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Why Don't I Look Like I'm Losing Weight?

by
author image Sarah Pflugradt, MS, RD
Sarah Pflugradt holds a Master of Science in food science and human nutrition from Colorado State University and has experience in clinical nutrition and outpatient counseling for diabetes management and weight loss. Pflugradt is a registered dietitian, an experienced freelance writer, and author of the blog Salubrious RD.
Why Don't I Look Like I'm Losing Weight?
Not seeing the number on the scale drop can be disappointing. Photo Credit Ingram Publishing/Ingram Publishing/Getty Images

It can be frustrating to spend long hours at the gym, eat nutritiously for weeks, and yet fail to see weight-loss changes in the mirror or on the scale. Rest assured, however, that if you keep trying to lead a healthier lifestyle and lose weight, your body will begin to take on a new shape. Diet and exercise are still the gold standard for long-term weight loss. You may not physically look as if you are losing weight, but changes are happening that you cannot see.

Look for Health to Improve First

Much of the motivation to lose weight lies in physical appearance. While this is an important aspect of losing weight and the most recognizable, it is not often the first improvement enjoyed with weight-loss efforts. If exercise is included in your weight-loss plan, your body will begin to function more efficiently right away. A 2014 study published in the Journal of Sport and Health Science found that in the absence of weight loss, aerobic exercise improved lipid and glucose metabolism after six weeks. The American College of Sports Medicine states that aerobic exercise and resistance training reduce resting blood pressure. Be confident that efforts taken with physical activity and diet modifications are having a positive impact on your health.

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Expectations for Losing Weight

Depending on how fast you want to see results, expectations for weight loss can be bigger than what will immediately happen. Participating in an exercise program and cutting calories by approximately 500 per day will help you lose 1 to 2 pounds a week, the recommended amount of weight loss. Continuing to eat poorly -- lots of processed and fast food, for example, or too much sugar -- but beginning an exercise program, will slow down weight-loss efforts.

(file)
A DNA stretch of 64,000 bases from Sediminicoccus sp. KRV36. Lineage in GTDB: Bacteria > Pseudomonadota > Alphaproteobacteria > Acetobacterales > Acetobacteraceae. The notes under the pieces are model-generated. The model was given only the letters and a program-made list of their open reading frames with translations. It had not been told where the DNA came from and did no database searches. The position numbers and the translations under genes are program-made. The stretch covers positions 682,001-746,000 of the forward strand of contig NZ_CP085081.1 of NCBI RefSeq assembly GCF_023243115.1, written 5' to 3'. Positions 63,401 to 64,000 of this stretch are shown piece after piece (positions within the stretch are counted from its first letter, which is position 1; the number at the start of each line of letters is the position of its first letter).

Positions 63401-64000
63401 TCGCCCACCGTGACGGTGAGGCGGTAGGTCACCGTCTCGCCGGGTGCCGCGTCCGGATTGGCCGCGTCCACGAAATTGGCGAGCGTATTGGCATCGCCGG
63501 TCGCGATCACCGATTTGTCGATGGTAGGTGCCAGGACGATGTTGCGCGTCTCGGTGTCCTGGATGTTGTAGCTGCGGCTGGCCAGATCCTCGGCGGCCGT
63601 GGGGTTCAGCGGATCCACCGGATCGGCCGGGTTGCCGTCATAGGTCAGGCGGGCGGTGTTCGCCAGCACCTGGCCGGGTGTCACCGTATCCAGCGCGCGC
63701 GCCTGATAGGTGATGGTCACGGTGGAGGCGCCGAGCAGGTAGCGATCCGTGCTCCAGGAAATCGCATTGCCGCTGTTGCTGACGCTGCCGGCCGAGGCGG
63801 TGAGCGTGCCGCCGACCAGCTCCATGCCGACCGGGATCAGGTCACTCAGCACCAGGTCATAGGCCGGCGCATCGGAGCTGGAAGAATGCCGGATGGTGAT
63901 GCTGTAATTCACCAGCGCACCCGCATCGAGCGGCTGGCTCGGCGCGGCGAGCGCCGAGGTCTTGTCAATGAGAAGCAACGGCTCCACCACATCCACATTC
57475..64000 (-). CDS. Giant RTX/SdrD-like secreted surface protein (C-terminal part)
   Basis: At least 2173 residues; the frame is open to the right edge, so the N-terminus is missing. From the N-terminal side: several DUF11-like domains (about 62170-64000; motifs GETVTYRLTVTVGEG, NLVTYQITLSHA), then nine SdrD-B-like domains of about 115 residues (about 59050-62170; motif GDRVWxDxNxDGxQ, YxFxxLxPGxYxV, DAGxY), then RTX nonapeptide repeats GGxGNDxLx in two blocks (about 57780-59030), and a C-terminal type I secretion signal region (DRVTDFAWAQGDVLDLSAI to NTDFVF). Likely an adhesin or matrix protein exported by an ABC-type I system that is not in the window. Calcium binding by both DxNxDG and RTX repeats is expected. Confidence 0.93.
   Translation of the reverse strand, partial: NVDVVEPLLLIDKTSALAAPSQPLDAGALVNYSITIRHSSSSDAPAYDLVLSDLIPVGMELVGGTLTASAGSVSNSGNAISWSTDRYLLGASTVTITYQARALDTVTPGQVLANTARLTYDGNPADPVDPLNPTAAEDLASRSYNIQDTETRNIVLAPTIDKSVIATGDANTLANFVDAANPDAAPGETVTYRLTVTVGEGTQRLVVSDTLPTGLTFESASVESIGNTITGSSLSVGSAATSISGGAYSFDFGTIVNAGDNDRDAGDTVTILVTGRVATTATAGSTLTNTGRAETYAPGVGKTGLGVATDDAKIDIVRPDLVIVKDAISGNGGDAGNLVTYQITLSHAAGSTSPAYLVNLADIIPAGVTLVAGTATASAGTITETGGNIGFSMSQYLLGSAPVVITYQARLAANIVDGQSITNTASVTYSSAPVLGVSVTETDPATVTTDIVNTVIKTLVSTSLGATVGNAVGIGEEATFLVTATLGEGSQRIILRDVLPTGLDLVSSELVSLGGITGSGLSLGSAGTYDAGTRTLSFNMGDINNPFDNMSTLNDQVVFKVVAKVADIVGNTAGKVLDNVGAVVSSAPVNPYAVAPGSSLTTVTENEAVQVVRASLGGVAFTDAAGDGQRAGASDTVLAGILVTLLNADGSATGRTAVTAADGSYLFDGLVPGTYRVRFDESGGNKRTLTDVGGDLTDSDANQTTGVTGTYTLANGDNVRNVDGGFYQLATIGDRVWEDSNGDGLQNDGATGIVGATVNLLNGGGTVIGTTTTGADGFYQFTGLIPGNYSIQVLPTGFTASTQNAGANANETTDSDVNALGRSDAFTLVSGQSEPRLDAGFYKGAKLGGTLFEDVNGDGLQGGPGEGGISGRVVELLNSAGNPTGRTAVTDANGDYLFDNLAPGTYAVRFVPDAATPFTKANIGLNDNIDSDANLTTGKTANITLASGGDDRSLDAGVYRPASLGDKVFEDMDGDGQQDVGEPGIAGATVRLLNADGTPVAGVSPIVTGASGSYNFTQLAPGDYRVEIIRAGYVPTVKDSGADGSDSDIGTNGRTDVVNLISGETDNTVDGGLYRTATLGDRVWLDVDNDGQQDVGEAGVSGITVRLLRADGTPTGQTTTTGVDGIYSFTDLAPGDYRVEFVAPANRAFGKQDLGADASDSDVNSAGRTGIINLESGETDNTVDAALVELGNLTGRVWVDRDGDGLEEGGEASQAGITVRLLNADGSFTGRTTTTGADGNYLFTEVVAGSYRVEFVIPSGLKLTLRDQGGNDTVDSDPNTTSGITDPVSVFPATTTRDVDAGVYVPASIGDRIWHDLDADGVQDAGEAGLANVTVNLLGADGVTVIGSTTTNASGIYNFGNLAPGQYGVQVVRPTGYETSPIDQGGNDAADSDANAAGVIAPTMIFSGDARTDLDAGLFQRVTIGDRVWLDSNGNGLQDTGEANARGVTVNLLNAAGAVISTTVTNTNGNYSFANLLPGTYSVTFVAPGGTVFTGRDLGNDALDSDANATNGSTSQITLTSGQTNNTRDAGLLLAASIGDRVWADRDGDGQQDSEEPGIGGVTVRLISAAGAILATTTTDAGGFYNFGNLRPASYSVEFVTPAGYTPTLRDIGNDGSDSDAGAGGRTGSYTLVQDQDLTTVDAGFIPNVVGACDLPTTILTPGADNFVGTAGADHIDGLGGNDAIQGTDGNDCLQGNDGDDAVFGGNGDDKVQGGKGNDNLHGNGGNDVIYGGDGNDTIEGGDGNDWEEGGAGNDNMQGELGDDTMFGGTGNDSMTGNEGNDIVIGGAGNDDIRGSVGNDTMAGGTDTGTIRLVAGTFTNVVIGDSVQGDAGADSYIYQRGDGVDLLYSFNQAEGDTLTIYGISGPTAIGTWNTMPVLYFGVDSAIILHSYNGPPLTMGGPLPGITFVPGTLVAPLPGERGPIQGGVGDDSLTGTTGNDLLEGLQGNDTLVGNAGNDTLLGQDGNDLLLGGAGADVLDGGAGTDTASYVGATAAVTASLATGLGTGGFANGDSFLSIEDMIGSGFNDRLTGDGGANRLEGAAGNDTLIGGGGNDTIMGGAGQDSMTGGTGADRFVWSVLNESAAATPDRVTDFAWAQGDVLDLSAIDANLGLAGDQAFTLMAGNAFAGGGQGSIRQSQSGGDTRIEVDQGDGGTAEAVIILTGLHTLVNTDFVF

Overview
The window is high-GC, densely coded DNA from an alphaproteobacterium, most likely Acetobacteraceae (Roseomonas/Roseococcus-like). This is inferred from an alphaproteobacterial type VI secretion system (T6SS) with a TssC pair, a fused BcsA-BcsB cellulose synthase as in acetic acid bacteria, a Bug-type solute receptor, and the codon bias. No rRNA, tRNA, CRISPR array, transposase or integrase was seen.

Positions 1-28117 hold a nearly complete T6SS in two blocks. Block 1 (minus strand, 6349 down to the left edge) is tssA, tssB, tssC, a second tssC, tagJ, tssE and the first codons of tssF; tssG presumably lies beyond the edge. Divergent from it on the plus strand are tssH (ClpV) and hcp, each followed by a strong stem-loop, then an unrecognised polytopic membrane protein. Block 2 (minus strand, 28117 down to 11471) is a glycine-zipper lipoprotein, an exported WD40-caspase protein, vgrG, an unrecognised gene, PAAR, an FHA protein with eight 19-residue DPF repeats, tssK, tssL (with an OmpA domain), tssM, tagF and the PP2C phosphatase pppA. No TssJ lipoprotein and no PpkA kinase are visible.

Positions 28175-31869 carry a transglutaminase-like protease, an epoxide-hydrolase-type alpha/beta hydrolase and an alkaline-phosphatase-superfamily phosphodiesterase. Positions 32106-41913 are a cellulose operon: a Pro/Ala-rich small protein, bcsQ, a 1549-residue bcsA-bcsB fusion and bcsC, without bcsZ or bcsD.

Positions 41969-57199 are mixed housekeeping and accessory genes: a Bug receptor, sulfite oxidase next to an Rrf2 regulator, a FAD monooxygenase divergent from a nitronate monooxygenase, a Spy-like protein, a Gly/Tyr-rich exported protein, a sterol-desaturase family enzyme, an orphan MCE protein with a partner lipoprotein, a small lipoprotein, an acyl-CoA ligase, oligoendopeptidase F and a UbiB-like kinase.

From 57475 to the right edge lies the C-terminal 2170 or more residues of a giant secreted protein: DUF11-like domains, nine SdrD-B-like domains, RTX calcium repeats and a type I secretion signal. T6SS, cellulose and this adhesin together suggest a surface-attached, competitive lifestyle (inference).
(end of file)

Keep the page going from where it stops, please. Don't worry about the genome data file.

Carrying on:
At the same time, eating appropriate portion sizes of nutritious food -- fruits and vegetables, lean protein, whole grains, healthy fats -- but failing to participate in physical activity will also yield slower results. A 2012 study in Obesity concluded that while either diet or exercise alone will benefit weight loss, when you combine the two, the results are more pronounced. Measure your expectations for weight loss with the quality of your diet and continue with daily exercise.

Exercise for Weight Loss

The type of exercise performed can influence how quickly you will notice a decrease in your weight, both visually and on the scale. A 2012 study published in the Journal of Applied Physiology found that resistance training did not reduce body fat percentage, but it did increase lean body mass. In addition, aerobic exercise produced greater losses in weight and fat mass. While your body will begin to change shape, you may not notice a drop on the scale. Adding aerobic exercise to your routine can help burn more calories, and you may notice a change sooner.

Weight Loss Changes Can Be Subtle

Weight-loss changes are subtle and often are not realized immediately. People who see you every day may not notice either. Take a full-length picture of yourself and wait a few weeks to take another in the same clothes at the same time of day. In a 2011 study published in Qualitative Health Research, some study participants found taking pictures to be a motivating factor for weight loss. Before and after pictures can be a powerful reminder of how far you have come. Successful weight loss is more of a marathon than a sprint.

When to See a Doctor

If you have been following a vigorous diet and exercise program for many weeks, and the scale is not going down, it may be worth a trip to your doctor. A physician will be able to evaluate your health to determine if underlying issues or medications are keeping you from achieving weight loss. Your doctor may also refer you to a registered dietitian who can assess you current diet and make appropriate changes to help you meet your goals.

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References

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